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Propagating Carnivorous Plants

Carnivorous Plants are generally easy to propagate. Their natural habitat, the bog, is one that can be disruptive to growing plants. Spring floods in the low wetlands often break up plants and wash them down stream. Carnivorous plants have adapted to reproducing vegetatively inorder to spread and survive this stress. This features means that leaf and root cuttings can work very successfully with most carnivorous plants, especially the sundews and pitcher plants.

Methods of Propagation include:
Seeds
Vegetative Apomixis
Natural Leaf Budding
Stolons
Rhizome Budding
Rhizome Cuttings
Leaf Cuttings
Rhizome Divisions
Decapation
Tissue Culture

Seeds
Generally speaking, the seeds of CPs are quite small and very slow growing. It takes a typical pitcher plant 3 to 4 years to gain a height of over 2 inches. Because of this, most CPs generally are not practical for classroom germination and growth. There is one nice exception: the sundews. These can germinate within a few days or weeks, grow quickly and even flower within a few months.

The best medium for seedlings is finely chopped, live green Sphagnum mixed with an equal amount of clean, washed sand. Mix and water thoroughly. The medium should be soaking wet. Sow the seeds directly on the surface. Do not overcrowd them and do not cover any CP seeds with medium. Cover the growing area with plastic to keep humidity extra high. Place the seeded pots in the same growing conditions that the mature plants require. Use slightly filtered, rather than direct sunlight.

As a general rule, seeds that mature in the spring are ready for immediate sowing. Seeds that ripen in the fall must undergo a period of damp cold treatment called stratification. This can be accomplished by placing the seed-sown pot upright in a sealed plastic bag and refrigerating it for 6 to 8 weeks.

Vegetative Apomixis

Vegetative apomixis is the growth of a plantlet along the flower spike. This can occur with the Venus Flytrap and sundews. When the plantlet develops roots it can be removed carefully and placed in a CP soil mixture.

Natural Leaf Budding

Some CPs will develop small plants along the leaf margin. This is fairly common with the butterworts and sundews. When the buds are large enough and have developed roots of their own, they can be separated and planted in a CP soil mixture.

Stolons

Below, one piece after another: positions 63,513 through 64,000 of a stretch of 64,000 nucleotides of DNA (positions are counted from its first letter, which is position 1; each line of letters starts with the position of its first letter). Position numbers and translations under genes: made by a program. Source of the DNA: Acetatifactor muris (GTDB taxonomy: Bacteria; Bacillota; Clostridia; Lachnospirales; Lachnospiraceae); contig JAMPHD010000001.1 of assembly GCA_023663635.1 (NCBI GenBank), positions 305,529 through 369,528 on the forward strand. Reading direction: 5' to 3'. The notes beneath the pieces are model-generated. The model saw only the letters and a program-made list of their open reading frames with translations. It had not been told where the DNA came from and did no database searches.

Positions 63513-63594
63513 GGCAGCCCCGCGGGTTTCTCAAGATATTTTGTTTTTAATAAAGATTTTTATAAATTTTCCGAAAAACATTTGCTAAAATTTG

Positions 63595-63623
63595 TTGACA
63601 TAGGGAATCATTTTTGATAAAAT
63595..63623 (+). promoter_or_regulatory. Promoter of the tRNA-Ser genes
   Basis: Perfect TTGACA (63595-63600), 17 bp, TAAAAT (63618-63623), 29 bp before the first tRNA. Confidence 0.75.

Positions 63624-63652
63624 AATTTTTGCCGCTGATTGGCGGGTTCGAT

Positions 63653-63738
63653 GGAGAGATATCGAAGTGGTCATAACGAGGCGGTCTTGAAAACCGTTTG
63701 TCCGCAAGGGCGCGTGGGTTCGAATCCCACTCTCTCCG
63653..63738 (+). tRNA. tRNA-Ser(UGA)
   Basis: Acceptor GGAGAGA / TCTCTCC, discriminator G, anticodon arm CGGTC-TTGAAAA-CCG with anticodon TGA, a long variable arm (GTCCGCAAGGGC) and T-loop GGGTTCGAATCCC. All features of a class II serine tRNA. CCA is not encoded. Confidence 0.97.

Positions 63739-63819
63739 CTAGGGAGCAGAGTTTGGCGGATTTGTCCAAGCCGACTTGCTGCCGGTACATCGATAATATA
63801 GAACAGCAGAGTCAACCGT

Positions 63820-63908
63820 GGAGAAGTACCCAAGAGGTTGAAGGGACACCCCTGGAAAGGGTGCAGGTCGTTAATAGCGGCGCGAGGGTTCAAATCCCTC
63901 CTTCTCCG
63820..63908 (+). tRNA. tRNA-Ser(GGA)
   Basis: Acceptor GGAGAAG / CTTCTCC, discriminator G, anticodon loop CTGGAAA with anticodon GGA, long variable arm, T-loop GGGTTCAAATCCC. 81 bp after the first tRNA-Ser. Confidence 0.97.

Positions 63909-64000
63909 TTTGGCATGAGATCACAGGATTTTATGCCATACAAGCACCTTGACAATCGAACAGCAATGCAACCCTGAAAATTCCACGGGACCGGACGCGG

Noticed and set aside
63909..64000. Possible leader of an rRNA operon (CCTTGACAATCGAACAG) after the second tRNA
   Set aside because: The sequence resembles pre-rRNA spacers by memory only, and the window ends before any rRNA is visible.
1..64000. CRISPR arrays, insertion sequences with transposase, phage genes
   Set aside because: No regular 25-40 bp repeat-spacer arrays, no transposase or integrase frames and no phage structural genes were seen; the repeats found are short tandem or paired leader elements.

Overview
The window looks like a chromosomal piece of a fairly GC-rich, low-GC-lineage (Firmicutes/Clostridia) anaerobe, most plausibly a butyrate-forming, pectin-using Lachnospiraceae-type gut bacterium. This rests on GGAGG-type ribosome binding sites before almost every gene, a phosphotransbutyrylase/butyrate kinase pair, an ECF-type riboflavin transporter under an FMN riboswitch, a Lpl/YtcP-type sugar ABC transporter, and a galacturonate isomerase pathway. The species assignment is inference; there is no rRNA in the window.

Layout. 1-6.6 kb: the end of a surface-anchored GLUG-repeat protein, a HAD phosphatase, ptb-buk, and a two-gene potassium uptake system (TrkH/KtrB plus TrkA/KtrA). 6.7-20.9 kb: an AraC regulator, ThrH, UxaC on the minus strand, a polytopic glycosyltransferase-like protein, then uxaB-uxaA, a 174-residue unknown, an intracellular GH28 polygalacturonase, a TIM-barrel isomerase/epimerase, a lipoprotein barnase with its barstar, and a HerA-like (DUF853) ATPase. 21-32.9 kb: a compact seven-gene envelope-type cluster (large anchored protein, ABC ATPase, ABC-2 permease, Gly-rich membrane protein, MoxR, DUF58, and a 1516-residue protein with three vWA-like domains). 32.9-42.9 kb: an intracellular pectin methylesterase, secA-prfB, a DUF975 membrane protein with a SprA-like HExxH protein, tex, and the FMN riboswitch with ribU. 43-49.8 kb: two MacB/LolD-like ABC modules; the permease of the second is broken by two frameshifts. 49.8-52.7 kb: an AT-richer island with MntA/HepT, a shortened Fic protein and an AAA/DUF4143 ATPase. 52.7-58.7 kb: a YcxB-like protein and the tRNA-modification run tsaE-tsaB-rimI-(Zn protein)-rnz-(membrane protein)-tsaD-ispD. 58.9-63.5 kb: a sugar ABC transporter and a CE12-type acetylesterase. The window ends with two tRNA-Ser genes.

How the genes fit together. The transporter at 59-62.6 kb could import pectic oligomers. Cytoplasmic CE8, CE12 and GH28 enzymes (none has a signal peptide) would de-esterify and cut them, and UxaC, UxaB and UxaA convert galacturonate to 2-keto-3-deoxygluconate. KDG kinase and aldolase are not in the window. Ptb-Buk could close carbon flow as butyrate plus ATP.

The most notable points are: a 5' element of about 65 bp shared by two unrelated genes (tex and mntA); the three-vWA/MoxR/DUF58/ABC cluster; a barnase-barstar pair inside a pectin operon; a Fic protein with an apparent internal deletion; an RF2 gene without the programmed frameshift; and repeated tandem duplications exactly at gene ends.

Some CPs, such as the Cobra Lily, will develop plantlets along stolons or runners. These can be cut loose and replanted after they develop their own roots.

Rhizome Budding

Many of the pitcher plants and some other CPs will naturally develop small plants along the rhizome branch. These can successfully be separated by cutting them after they develop their own roots. Plant them in a CP soil mixture.

Rhizome Cuttings

Pitcher plants can easily be propagated using rhizome cuttings. Use a large mature rhizome. Completely uncover the upper half of a horizontal rhizome of a healthy mature plant. Leave the lower rooted section intact. With a sharp, fresh, single-edged razor blade, carefully slice perpendicularly into the rhizome about halfway. Repeat this at several points about 1 inch apart. Leave the top of the rhizome uncovered, and in a few weeks new growth buds will appear at the cuts. When they develop their own roots they may be separated and planted in a CP soil mixture.

Leaf Cuttings leaf cutting sundew 1 leaf cutting sundew 2

Leaf cuttings work very well with sundews, moderately well with butterworts and fairly well with Venus Flytraps. This is best done in the early growing season of Spring. Cut off a fresh, healthy, mature leaf at the base of the petiole with a clean, fresh, single-edged razor blade. Place the entire leaf right-side-up on a bed of moist, finely chopped green Sphagnum. The lower side of the leaf must lie flat on the Sphagnum. You can do this by placing a single layer of cheesecloth over the leaf or by pinning it down with toothpicks. Place your pot of leaf cuttings in the shade into a plastic bag or other high humidity area. Choose a warm, but not hot place. Plantlets will occur in several weeks. Let them develop their own root systems before separating them and planting them in a CP soil mixture. Slowly acclimate the new plants to their normal growing conditions. Leaf cuttings also can be placed in water to develop plantlets. This is especially useful with the sundews.

Rhizome Division

Rhizomes of many CPs can simply be cut into 1 inch sections and planted separately. If roots are included in the sections, take care not to damage them. This works very well with pitcher plants.

Decapitation

Many sundews can be propagated asexually by decapitation. Simply cut off the plant at, or just below, the soil level. Place the cut off top firmly into CP soil. The top will regenerate roots and the root section of the original plant will regenerate another plant.

Tissue Culture

CPs can be rapidly propagated using tissue culture. The resulting plants are identical to the parent plant. This is a rather involved process and too lengthy for discussion here. Find appropriate directions and materials, and you should have good success.
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